“Marketing Research – the function that links the consumer, customer and public to the marketer through the information that is used to identify and define marketing opportunities and problems, to generate, refine and evaluate marketing actions, to monitor marketing performance and to improve understanding of the marketing process.”
This is a formal definition from the Principles of Marketing by Kotler. In reality, any research on the web or in-person that include competitor, market or consumer is marketing research. Many people associate marketing research with a long and tedious process undertaken by large organisations published in specialist journals. Everyone needs to do their research, especially if you think you know better. What you think will sell might not be what people do want to buy, even if you think you invented the new sliced bread. Doing your initial research is crucial, so here you go.
The marketing research process consists of four steps: defining the problem and research objectives, developing the research plan, implementing a research plan and interpreting and reporting the results.
Defining the problem and research objectives
This stage is the most important and the most difficult one. To identify a problem might be a challenge to many. You might think the problem lays in a feature of the product or your advertising but in fact, it is your supply chain that is failing. If you are not sure where the problem lays or how to identify it, you might think of hiring a consultant that would go with you through the process. As soon as you identify the problem, you’re halfway there and the research will help you find ways to deal with it.
This is also applicable to the brand new products when the question would be “Will this product be attractive to the potential customers and are they willing to pay the price through the specific channels?”
Defining the issue correctly will help you with your research later. If you know what, it is easier to ask why.
Setting up the objectives would be the next step. There could be three types of research and therefore objectives: exploratory (to gather information to define and find a solution to a problem), descriptive (to find out more about the market, product or demographics and/or attitudes of customers to an issue) and casual (test a hypothesis that you already have in your mind).
Developing a research plan
Now you have an idea what you want to find out, think about how you are going to get it. You can use both secondary and primary data.
Secondary data is all information that has been already gathered for another purpose. In other words, every piece of information that you can find that was not specifically obtained for your research is your secondary data. That would include the Internet, any commercial data sources (free or paid research that already has been done by industry standards, e.g. Nielsen), any information previously gathered by your company, online databases, libraries and business publication.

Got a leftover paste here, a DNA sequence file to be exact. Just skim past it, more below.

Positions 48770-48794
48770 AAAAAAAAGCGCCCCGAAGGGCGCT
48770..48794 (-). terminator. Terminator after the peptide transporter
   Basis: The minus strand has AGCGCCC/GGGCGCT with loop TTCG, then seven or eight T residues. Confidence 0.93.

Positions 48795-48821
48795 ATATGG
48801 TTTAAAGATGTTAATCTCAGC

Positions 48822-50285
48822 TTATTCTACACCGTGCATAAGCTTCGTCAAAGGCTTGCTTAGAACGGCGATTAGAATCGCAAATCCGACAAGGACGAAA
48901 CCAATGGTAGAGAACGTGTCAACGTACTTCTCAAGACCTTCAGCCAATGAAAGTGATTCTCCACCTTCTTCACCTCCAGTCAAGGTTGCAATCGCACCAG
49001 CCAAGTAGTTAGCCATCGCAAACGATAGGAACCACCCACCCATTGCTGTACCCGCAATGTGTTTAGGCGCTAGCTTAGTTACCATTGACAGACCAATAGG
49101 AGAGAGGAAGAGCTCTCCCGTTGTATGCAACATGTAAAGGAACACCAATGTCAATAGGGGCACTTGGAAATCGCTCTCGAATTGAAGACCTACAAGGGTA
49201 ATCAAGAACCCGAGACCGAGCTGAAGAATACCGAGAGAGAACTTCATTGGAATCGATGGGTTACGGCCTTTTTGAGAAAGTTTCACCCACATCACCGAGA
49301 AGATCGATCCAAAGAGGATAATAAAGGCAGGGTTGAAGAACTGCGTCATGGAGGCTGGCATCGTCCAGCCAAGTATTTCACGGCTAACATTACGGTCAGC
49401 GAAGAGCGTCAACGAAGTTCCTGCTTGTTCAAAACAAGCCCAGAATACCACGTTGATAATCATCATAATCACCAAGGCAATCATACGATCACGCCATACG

Primary data is the data you will obtain by doing your own qualitative or quantitative research. Qualitative research will measure a small number of customers, primarily by conducting focus groups or by having a casual conversation to understand attitudes and motivations. It also can be conducted as a survey or interview with open-ended questions to gather opinions. It is commonly accepted to do between 10-30 interviews to have enough information to proceed. Quantitative research, on the other hand, would be mean gathering information from a larger number of consumers and would require at least 100 responses to allow statistical analysis. You could also use observational research to gather information by observing relevant people, actions or situations. The best example would be a “secret shopper”, where a person working for a company pretends to be a real customer to find out more about customer services.
Implementing a research plan
Now there is a time to do everything you’ve planned. Mainly, finding respondents. The most cost-effective way will be an online survey (check out Survey Monkey or Typeform, both are free for a basic account). In recent years telephone interviews got a bad reputation so we would advise against it. Finding people to answer your questions will not be easy. If you are a small company with a limited budget, start with friends of friends. Prepare a survey and ask your friends to send it to 5 of their friends and them to recommend others. Use social media – Facebook and Twitter is a great place to start (don’t forget hashtags on Twitter to reach your target audience). Ask your friends to share your post to reach a higher number of people. If you need a specific kind of respondents, you might need to hire a research company with big databases to conduct your research.
Conducting focus groups will not be cheap either. You will need to pay your respondents for their time, travel and snacks. But if it means saving you thousands of pounds in the future, then it is worth it. Think of the research as cost-benefit. If you do it right from the start it will save you time and money in the future.
Interpreting and presenting results
When you gather all the information, you will need to analyse the data (and sometimes present if you are meeting investors). You will need to think of all the responses and how they affect your business. If it is quantitative research you will need to gather all data in an Excel sheet and find trends, calculate medians or benchmark against industry averages.
Remember to respect your respondents and implement the findings, even if you don’t like the results. If that is unacceptable, go back to your drawing board and change your business model.
If you need help identifying the problem or creating the right questions for your survey, give us a call. We’re here to help you on your journey.